Ms Janeen de Klerk, Head of Corporate Services, Competition Tribunal, said that the Tribunal had accumulated surpluses. This was due to larger grants being received than expected. The thinking was that the surpluses would be used in future to cover shortfalls between the budget awarded and the Tribunal's requirements. They drew on this money as required. There was continual negotiation with the National Treasury. The surplus for 2009/10 was R1.2 million. Over the next three to four years it would probably not be necessary to ask for more funding, but this might increase from four years on. There was a greening initiative at the Tribunal. There was a recycling initiative at the office. They would look at obtaining recycled paper for its needs. They could not do much about electricity as they were on the dti campus. Members and staff were encouraged to use public transport and lift clubs.
Mr Marais assumed that anyone who made a submission to the Commission could approach the Tribunal if they were not happy with the Commission's decision. Regarding the fines, there was a recommendation that the fine issued to Premier Foods should be ring-fenced. This recommendation was ignored by National Treasury. He asked if there had been any discussion with Treasury on this matter. Many members of the public wanted to know why the money raised by the fines was not given back to the public in some form. Many consumers made a point on what was felt to be uncompetitive practices. This was particularly seen in the relationship between banks and vehicle manufacturers. This was seen as collusion. He asked how this matter could be dealt with.
Mr Mabaso had not often heard of departments contributing to environmentally-friendly activities such as recycling. He asked if this experience could be passed over easily to other departments. He asked what concerns the Auditor General had regarding the Tribunal. It was a thorny issue. When cases were reported to the Tribunal and they felt that it was not a matter for their concern, he asked if there was a mechanism to transfer the case to some other responsible body. He was worried that if companies exploited the public but this went unchallenged, the trend would grow further.
The Chairperson asked if the Tribunal saw itself participating in the taxi industry. They had dealt with an issue regarding bus companies.
Mr Manoim replied that any person could make a submission to the Tribunal even if it had already been presented to the Commission. The courts did keep the Tribunal in line if they felt it was being too relaxed. Premier Foods had paid a fine of R250 million. This was supposed to go to the Industrial Development Corporation (IDC) for agricultural research. This should have gone back to the national revenue fund. Premier Foods had disputed the decision to divert the money to the revenue fund. There was a last minute agreement that it would go back to the national revenue fund but would be included in the IDC's budget. This had happened. The public did feel angry that money did not go to victims of abuse. It was difficult to work out how the public could be compensated. Civil claims could be made but were rarely used. It would be difficult for individual consumers to pursue such a case. A class action had failed recently as the court felt each claimant should make his or her own case. It was not a simple answer. There had been some interaction with European Union (EU) officials. Fines issued by the EU there also went to the EU revenue fund. People there felt they were being compensated as this resulted in lower taxes. In cases where a company misrepresented its product, it would be a case for consumer protection agencies. If, however, a group of companies agreed to downgrade their products it would be a matter for the competition authorities. If a motor manufacturer had a relationship with one finance house then the public could go to another manufacturer using a different finance institute. The public could complain to the Commission. It was a complicated answer even to an expert. The Tribunal had not yet dealt with issues in the taxi industry. Competition in this industry should rather be governed by regulation. Competition might have to be traded off for order. This should rather be left to government.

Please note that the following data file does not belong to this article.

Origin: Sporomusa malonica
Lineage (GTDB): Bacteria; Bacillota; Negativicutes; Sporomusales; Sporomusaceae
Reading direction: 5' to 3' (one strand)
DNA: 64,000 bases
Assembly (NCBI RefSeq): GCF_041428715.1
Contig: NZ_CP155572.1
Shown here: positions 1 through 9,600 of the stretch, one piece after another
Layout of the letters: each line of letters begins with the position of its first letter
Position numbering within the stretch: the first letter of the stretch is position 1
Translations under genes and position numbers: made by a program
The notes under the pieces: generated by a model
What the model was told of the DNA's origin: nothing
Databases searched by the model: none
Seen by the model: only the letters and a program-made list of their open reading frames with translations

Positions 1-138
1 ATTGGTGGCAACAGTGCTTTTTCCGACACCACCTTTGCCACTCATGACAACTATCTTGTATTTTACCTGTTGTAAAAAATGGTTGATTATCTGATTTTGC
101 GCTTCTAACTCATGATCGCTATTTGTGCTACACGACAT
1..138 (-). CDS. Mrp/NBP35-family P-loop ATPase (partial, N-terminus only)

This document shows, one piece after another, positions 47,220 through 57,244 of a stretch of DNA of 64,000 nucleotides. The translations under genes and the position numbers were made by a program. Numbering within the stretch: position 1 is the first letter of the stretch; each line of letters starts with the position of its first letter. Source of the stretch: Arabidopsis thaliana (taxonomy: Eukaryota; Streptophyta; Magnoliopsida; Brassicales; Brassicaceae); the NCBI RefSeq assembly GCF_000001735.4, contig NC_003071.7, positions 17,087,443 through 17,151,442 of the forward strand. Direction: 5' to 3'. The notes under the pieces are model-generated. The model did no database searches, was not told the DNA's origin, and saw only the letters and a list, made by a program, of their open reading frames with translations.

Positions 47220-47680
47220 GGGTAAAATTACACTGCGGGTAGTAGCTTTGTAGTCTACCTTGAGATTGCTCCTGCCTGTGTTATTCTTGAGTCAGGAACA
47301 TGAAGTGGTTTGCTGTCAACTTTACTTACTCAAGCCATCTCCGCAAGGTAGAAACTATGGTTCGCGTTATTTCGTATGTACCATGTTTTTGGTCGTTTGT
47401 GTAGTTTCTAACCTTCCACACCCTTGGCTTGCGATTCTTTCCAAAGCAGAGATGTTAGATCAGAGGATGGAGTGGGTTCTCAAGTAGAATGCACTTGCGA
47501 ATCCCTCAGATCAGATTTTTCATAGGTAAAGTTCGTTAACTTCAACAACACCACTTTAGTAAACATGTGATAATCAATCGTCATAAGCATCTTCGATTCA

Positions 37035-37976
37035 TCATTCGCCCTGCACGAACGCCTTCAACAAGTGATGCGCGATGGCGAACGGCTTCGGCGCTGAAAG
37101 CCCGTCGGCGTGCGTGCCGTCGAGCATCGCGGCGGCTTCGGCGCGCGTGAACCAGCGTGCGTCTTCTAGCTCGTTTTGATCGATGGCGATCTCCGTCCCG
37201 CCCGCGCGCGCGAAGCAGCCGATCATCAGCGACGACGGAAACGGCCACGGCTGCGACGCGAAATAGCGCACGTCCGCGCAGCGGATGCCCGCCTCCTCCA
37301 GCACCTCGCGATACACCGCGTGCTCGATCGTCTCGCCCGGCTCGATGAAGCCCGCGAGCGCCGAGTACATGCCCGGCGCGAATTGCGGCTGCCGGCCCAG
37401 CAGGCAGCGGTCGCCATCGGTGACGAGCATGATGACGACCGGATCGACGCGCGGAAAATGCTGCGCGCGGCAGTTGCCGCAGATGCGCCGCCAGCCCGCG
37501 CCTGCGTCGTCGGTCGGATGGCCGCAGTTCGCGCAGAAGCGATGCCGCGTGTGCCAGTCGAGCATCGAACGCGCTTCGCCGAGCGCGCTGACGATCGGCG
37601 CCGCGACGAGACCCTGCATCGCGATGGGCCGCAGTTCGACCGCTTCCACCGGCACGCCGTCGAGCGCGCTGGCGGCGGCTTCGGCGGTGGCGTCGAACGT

Ms de Klerk was a firm believer in recycling. The dti had indicated that it was doing something. She felt all departments should do something, especially in light of the King lll report which had also addressed environmental issues. Regarding the Auditor General 's comments, the Tribunal had never had a qualified report since its inception. A new focus was on performance information. In the last two reports the Auditor General had made some comments on this issue. One issue was policy and procedure. The most recent was that the Tribunal's objectives were not following the SMART [Specific, Measurable, Achievable, Realistic and Time Framed] model. It was difficult for the Tribunal to set SMART targets, as it could not determine the number of cases brought to it. An interim audit had been held and it seemed there was no negative report. A meeting would be held the following week.
The Chairperson thanked the Tribunal for providing the presentation in good time. This helped the Members in preparing for the meeting.
Mr Manoim found the interaction valuable.
The Chairperson said that the agenda of the meeting included the adoption of a Committee Report on the SMME hearings. This could not be done due to a lack of quorum. He reminded Members that they should have given submissions to the Secretary about the Committee Report. There had been no submissions to date.
The meeting was adjourned.